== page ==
2XtM (To-Cross-The-Moon) 2008

Continuing the snowkiting story line—after this post yesterday—today’s blog is on Sam Salwei and Jason Magness, two adventuring friends of mine from North Dakota who next month will set out on the 2XtM Expedition, a three-week trip to traverse their home state self-supported and entirely powered by the wind blowing them over snow.

Why you ask? Here’s the deal:

In February, three athletes/environmental activists will set out on a three-week expedition using snowkites to traverse the entire state of North Dakota. Their goal: To promote renewable wind power energy in North Dakota, which the Department of Energy has called the “Saudi Arabia of Wind.”

Snowkiting is a sport where skiers/snowboarders are pulled by giant paraglider-like canopies. The 2XtM Expedition’s goal is to raise awareness for the potential of wind power in North Dakota and the United States in general. The athletes—Sam Salwei and Jason Magness of Grand Forks, N.D. + new entrant Paul Cassedy of Calif.—hope to exemplify the vast amount of wind that North Dakota has in a tangible way by literally being blown 390 miles across the state.

The group will travel self-sufficiently, hauling equipment in backpacks and sleeping out in temperatures that may drop below zero degrees. A typical day will consist of melting snow for water, kiting for 6 to 8 hours and cooking one hot meal at the end of the day before sleeping out under the stars.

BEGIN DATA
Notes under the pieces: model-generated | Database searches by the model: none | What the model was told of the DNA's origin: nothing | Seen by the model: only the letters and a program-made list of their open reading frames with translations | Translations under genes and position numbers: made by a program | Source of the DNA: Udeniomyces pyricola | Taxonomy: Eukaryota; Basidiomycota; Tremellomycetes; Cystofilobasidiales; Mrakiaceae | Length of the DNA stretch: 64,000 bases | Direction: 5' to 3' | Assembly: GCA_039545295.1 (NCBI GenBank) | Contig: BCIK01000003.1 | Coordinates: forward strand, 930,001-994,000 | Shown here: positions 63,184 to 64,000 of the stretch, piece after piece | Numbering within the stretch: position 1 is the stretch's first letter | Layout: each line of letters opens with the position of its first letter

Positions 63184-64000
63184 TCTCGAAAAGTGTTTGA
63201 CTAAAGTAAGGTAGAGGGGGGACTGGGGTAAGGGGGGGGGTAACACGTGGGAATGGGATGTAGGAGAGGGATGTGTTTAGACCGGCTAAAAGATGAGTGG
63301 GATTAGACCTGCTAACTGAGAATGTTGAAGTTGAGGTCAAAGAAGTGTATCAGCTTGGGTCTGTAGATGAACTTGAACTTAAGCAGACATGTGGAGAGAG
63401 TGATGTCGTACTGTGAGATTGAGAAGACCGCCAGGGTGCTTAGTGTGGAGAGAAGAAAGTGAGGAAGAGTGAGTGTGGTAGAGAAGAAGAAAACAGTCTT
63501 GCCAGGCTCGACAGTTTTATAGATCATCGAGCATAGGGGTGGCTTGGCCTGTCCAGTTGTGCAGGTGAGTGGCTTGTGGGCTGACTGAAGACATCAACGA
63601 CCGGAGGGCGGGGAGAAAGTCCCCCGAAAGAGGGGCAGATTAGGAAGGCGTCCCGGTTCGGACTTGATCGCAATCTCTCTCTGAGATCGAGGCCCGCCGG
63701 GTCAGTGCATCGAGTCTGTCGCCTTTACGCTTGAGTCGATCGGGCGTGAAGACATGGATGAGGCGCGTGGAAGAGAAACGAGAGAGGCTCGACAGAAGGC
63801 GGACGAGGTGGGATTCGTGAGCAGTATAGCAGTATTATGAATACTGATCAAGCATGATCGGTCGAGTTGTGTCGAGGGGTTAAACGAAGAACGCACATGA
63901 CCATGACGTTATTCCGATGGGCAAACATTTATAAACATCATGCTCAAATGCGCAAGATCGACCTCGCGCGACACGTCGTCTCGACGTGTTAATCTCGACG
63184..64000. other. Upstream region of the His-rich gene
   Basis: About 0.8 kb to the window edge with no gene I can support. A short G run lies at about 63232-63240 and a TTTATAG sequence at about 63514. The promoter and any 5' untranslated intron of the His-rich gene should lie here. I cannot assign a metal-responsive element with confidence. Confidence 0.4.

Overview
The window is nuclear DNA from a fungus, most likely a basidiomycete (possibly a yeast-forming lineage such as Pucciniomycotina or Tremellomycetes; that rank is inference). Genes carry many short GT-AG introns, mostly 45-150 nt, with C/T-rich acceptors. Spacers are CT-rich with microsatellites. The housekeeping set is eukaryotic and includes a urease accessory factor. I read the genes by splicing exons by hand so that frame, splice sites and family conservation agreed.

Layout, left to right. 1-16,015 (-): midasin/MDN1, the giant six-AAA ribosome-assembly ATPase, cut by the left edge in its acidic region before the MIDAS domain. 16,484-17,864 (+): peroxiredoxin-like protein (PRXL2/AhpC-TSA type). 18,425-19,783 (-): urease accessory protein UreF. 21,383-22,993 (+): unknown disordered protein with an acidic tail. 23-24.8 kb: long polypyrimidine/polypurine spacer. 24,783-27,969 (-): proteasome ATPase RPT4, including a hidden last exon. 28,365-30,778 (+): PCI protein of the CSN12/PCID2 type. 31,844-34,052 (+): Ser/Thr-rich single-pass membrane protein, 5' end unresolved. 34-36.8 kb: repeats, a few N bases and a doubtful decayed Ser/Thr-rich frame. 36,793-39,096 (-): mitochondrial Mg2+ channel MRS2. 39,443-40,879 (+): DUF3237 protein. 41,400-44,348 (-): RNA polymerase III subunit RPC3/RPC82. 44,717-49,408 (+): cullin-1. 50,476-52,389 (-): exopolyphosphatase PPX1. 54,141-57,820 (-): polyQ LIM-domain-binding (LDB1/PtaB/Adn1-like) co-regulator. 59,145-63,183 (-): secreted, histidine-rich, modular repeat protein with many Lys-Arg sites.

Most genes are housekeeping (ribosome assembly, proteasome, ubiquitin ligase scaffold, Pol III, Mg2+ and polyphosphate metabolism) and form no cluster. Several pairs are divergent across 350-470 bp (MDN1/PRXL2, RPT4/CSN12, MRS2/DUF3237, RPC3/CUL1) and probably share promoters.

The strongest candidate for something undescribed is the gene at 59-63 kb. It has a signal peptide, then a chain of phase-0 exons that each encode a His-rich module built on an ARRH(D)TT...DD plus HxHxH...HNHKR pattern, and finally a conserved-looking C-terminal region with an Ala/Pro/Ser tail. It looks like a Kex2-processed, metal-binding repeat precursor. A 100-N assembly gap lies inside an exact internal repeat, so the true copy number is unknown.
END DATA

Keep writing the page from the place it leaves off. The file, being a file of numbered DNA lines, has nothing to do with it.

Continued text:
They will follow wind patterns and traverse the state northwest to southeast along the Missouri River.

An educational tour will coincide with the expedition, 2XtM volunteers giving presentations and talks at churches and schools across the state on the sport of snowkiting as well as climate issues and wind energy.

To learn more: http://www.2xtm.com/

Here are a couple images from last year’s expedition. . .

All photos by Sean O’Connor/www.freesolophotography.com

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By
Stephen Regenold is Founder of GearJunkie, which he launched as a nationally-syndicated newspaper column in 2002. As a journalist and writer, Regenold has covered the outdoors industry for two decades, including as a correspondent for the New York Times. A father of five, Regenold and his wife live in Minneapolis.
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